Fiat Production in Italy Grinds to a Halt Over Transportation Strike

Truck drivers walked out repeatedly in January and February and Fiat's factories ground to a halt on January 24 as a result of nationwide strike action launched by drivers against a new government tax that has increased fuel prices.

All five of Fiat's car factories in Italy were closed on March 16 and were likely to remain so over the weekend due to a lorry driver strike which threatens heavy losses, a company spokesman said.

The factories in Pomigliano, Cassino, Sevel, Mirafiori and Mefli were all closed and would open March 19 at the earliest, the spokesman said.

An earlier Fiat statement regretted that "a strike by vehicle transporters in Italy has been causing significant difficulties for the entire automobile industry, and for Fiat Group Automobiles in particular."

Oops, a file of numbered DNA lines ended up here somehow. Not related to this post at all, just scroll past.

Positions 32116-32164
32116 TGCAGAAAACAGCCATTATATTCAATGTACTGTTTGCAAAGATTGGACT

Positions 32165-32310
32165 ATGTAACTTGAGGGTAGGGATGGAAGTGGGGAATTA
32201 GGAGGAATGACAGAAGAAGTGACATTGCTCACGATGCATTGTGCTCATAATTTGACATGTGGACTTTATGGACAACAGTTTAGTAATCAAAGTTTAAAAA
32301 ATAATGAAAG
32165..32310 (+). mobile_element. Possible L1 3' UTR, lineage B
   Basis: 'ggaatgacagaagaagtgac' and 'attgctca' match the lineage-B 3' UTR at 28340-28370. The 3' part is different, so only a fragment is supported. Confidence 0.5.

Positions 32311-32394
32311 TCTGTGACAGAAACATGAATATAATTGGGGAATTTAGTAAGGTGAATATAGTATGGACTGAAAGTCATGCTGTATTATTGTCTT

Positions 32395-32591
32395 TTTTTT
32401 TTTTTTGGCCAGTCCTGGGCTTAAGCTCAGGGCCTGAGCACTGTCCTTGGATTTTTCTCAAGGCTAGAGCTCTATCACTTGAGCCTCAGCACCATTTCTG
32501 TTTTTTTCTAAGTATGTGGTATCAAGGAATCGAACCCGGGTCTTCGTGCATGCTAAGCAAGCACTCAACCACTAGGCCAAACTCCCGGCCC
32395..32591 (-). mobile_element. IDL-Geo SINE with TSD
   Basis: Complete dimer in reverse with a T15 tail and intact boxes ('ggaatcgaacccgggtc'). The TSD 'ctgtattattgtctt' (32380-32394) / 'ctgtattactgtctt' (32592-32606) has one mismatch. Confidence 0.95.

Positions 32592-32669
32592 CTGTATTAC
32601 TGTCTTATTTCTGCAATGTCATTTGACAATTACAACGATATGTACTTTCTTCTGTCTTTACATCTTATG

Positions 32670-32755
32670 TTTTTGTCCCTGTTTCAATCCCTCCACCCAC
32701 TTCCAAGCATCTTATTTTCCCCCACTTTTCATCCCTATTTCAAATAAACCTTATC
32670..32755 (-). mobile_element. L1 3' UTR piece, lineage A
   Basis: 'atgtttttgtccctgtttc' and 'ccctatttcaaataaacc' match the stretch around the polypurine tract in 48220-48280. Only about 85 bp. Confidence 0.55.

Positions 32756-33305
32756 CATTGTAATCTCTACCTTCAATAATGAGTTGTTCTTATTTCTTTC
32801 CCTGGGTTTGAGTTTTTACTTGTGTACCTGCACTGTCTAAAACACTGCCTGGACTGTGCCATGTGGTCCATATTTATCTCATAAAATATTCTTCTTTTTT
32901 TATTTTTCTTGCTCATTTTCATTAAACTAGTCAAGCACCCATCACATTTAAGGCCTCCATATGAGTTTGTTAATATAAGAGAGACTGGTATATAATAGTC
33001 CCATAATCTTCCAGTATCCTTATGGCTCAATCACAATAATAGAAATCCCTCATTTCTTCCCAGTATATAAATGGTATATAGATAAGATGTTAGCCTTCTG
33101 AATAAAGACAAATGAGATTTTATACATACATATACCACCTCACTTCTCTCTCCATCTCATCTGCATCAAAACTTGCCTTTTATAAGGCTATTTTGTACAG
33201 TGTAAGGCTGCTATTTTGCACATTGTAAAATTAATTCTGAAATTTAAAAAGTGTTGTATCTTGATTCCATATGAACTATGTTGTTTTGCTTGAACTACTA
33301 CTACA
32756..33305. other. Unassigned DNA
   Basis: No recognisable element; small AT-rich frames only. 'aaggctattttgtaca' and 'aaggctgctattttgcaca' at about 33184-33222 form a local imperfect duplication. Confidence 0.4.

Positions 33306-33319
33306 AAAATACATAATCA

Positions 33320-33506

It said the situation was "particularly damaging for Fiat Group Automobiles because it has made it necessary to significantly reduce, or even stop production at certain plants, with a considerable impact on sales and share performance in both Italy and abroad."

Lorry drivers walked out repeatedly in January and February and Fiat's factories ground to a halt on January 24 as a result of nationwide strike action launched by drivers against a new government tax that has increased fuel prices.

On March 13 the Trasportounito-FIAP union behind the strike noted that the buyer of a small Fiat 500 in southern Italy "must pay 530 euros ($695) in transport costs" while the company shipping the car from near Rome to the dealership is only paid 17 euros for the 270 kilometers (170 miles) ride.

Copyright Agence France-Presse, 2012

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